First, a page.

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    EFF Updates
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    Maine Should Take this Chance to Defund the Local Intelligence Fusion Center

    The Maine state legislature is currently considering a piece of legislation that would close the Maine Information and Analysis Center (MIAC), also known as Maine’s only fusion center. Fusion centers are yet another unnecessary cog in the surveillance state—and one that serves the intrusive function of coordinating surveillance activities and sharing information between federal law enforcement, the national security surveillance apparatus, and local and state police. EFF is happy to support this bill in hopes of defunding an unnecessary, intrusive, and often-harmful piece of the U.S. surveillance regime.
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    Why EFF Supports Repeal of Qualified Immunity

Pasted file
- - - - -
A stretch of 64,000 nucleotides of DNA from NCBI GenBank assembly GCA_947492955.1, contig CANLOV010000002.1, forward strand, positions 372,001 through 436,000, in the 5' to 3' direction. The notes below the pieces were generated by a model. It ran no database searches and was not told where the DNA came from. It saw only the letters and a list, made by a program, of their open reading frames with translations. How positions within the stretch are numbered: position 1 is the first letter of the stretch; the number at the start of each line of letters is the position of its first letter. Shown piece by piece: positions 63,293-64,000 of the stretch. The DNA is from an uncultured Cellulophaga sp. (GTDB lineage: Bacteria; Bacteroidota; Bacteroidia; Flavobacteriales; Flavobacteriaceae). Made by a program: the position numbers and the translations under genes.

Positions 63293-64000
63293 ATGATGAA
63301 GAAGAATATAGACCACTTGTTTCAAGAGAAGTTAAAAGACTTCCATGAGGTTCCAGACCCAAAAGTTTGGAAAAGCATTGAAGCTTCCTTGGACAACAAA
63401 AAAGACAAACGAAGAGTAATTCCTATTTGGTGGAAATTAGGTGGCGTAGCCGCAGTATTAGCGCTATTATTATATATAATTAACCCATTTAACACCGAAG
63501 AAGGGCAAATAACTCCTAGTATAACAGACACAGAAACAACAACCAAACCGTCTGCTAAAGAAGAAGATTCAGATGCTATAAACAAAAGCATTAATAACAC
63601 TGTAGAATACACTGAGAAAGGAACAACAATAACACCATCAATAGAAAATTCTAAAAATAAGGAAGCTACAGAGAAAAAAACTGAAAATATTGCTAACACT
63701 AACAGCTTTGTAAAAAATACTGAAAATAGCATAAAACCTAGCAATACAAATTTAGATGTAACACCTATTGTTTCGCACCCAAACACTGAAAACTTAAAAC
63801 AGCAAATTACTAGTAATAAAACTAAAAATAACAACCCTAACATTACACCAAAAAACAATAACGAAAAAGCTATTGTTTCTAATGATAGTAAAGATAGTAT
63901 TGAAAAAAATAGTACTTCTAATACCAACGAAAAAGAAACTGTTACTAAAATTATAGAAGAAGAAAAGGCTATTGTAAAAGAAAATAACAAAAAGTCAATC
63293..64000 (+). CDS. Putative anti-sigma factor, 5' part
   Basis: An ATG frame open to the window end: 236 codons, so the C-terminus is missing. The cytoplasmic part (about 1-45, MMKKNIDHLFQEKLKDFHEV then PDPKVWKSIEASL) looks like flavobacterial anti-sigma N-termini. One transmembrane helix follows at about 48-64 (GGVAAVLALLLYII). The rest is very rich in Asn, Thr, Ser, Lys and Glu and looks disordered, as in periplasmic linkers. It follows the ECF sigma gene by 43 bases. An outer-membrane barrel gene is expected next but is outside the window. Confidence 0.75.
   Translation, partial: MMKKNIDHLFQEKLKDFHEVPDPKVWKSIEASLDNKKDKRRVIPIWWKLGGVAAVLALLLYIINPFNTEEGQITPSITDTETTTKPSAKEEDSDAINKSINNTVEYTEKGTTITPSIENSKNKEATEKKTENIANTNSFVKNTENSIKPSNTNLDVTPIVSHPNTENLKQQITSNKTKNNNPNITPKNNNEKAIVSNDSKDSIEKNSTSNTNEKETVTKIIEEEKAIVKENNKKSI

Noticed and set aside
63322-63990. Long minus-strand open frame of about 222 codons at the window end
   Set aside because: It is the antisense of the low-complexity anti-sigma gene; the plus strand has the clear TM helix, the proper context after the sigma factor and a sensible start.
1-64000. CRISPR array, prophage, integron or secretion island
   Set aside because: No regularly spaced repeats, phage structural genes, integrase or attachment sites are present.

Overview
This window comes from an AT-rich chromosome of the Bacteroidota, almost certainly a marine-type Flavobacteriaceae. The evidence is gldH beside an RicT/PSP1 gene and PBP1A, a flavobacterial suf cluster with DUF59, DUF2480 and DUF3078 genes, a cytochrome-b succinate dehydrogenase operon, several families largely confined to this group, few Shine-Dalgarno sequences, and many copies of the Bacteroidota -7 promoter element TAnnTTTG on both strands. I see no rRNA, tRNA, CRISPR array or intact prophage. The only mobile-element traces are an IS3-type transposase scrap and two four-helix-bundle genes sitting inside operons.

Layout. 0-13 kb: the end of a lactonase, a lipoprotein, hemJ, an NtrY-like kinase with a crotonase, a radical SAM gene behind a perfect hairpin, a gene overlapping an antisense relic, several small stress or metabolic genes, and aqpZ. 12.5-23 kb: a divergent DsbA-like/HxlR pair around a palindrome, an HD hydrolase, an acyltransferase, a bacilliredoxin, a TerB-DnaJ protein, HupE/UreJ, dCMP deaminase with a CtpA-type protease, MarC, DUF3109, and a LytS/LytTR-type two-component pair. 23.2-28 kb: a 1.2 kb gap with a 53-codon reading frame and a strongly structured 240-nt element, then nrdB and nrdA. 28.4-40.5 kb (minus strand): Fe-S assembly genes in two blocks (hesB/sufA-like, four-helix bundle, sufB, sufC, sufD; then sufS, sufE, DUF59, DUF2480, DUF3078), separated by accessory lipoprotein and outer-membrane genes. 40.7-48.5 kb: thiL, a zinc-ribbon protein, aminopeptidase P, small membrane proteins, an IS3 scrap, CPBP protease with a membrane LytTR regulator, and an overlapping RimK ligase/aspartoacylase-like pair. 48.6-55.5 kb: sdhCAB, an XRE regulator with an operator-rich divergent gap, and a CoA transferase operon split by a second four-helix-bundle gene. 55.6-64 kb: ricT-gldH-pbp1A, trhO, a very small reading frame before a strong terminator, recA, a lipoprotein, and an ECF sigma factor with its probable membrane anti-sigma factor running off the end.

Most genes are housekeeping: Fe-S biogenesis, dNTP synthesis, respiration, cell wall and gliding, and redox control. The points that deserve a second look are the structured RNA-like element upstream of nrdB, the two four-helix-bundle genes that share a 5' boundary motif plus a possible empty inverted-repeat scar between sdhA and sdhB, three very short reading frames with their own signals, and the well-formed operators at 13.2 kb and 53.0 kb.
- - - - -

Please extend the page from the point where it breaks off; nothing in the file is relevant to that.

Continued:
Qualified immunity, the legal doctrine that protects government actors from civil lawsuits, directly harms people in two ways. First, many victims of constitutional violations are not compensated for their injury. Second, many more people suffer constitutional violations, because the doctrine removes an incentive to government officials to follow the Constitution. Over and over, qualified immunity has undermined judicial protection of digital rights.
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    Surveillance Self-Defense Playlist: Getting to Know Your Phone